This is a fan favorite meal at my house. Pork top loin steaks are on sale this week at my local safeway, so naturally we made 14 schnitzels for the freezer. 14 seems like a lot, but quite honestly I don’t expect them to last longer than two weeks and a month would be a stretch goal. Once cooked and cut into thin strips, my kids eat them like they are chicken fries or chicken strips. They are way better for them than processed chicken nuggets and I feel way better about my kids eating them instead. I suppose if you wanted to make them fun to eat, you could take a cookie cutter and cut the pieces of meat into different shapes such as dinosaurs or stars. It is easy enough to do.
Here’s what you need:
7 pork top loin steaks
1 Box (8 Oz) panko bread crumbs
To make the batter:
1 cup flour
1 large egg
1/2 cup water
Place your pork steak onto a piece of plastic wrap. If you use a large piece, fold the other half over the top of the pork steak or you can place another piece of plastic wrap on the top. The goal is to have plastic wrap on both the top and bottom of the pork steak. In my experience, the plastic wrap prevents the muscle fibers from splitting while being pound thin with a meat mallet. Using the flat side of the mallet, pound the meat thin. Work from the center to the outer edges. If you do not have a mallet with a flat side, you can use a rolling pin. I made mine about a centimeter in thickness. You can go thicker, but don’t go too thick or the breading will burn before the pork cooks fully. Get too thin and the pork will dry out before the breading browns.
I have tried many different combinations and methods to figure out how to bread the pork and this is what I have found that works best. I was taught to dip the pork in egg, then dredge in flour, then back into egg before covering in bread crumbs, but it was such a mess and the breading always fell off. Instead, create a batter from flour, egg and water. The batter is very thick and fully coats the pork. Once you dip it in the batter, drop it onto a plate covered in bread crumbs. Then pour more crumbs over the top and press them into the batter until the bread crumbs absorb the batter. it should not be wet to the touch. Use your hands to firmly press down on the crumbs. Flip the pork steak over on the plate and do the same to the other side. Once fully coated, place on a baking sheet lined with wax paper and place in the freezer.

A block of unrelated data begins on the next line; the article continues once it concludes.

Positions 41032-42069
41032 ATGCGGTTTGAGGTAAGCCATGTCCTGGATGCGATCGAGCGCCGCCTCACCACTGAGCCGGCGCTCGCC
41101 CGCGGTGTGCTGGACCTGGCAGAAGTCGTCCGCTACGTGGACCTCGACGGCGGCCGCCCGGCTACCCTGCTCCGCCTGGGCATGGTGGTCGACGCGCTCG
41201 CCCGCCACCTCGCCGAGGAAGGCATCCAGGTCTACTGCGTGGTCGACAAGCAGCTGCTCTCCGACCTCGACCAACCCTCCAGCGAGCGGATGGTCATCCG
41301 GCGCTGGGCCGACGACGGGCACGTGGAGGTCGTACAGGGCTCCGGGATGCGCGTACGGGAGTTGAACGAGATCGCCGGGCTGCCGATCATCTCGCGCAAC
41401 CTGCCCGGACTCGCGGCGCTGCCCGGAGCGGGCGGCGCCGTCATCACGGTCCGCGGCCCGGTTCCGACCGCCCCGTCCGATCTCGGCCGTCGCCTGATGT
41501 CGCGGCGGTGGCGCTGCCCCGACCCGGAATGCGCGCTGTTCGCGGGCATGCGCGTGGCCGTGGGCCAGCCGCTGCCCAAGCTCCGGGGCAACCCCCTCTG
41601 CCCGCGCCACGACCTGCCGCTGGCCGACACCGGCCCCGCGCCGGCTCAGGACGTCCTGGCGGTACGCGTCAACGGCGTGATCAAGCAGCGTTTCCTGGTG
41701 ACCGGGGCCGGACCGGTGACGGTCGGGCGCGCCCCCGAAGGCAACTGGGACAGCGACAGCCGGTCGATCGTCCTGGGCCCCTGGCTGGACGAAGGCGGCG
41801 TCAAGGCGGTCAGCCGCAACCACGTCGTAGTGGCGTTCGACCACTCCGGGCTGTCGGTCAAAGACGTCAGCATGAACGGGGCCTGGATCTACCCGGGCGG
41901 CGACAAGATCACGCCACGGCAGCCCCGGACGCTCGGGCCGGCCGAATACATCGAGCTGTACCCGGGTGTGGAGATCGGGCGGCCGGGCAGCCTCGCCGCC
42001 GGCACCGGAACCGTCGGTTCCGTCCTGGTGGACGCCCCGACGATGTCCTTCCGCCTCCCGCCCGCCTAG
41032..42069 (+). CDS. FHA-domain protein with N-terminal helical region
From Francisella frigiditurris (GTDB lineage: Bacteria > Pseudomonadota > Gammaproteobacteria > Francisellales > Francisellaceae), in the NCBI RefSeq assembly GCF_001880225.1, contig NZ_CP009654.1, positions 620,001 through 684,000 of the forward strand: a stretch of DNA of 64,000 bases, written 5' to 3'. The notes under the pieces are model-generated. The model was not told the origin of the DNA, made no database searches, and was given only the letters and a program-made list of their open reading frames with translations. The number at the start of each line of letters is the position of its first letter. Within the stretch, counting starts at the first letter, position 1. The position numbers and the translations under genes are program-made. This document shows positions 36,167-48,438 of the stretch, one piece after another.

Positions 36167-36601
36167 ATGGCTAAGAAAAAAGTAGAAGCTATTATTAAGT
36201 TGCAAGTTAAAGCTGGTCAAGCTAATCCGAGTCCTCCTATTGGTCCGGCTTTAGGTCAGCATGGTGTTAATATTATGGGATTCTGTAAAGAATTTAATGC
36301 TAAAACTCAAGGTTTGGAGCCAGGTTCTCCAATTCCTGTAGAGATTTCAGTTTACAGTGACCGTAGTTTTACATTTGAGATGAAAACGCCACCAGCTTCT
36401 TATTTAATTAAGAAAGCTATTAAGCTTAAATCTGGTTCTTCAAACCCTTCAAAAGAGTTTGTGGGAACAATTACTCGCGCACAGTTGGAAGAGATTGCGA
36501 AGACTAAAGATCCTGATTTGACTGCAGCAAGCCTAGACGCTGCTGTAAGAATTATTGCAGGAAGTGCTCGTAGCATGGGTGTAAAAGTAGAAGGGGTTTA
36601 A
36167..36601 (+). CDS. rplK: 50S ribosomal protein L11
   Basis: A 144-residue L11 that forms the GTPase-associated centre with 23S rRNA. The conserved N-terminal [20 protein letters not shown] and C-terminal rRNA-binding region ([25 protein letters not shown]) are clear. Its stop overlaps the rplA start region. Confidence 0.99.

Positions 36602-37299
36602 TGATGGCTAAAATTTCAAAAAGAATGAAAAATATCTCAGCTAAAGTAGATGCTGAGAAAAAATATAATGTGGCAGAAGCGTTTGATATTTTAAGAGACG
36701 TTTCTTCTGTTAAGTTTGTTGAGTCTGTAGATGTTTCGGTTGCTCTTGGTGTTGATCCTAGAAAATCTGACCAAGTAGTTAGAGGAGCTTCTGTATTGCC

The Schnitzel can be cooked right away after being breaded. If frozen, thaw before cooking to prevent the bread crumbs from burning or the oil from splattering about when cooking. You can either bake or pan fry. If you bake, make sure to spritz the schnitzel with oil and flip halfway through cooking so it will brown on both sides. I would also recomend using a wire rack to allow air to circulate and whisk off excess moisture in cooking.
I would recommend you use a frying pan and oil for best results. Preheat your oil in a pan. Once hot, add your breaded pork cutlet. Let it brown on one side before flipping. I used a grill press to allow for even cooking but it is not absolutely necessary. Once golden brown on both sides, remove from the pan and let cool slightly on a paper towel lined plate to remove excess oil. Once cool enough to touch, cut and serve.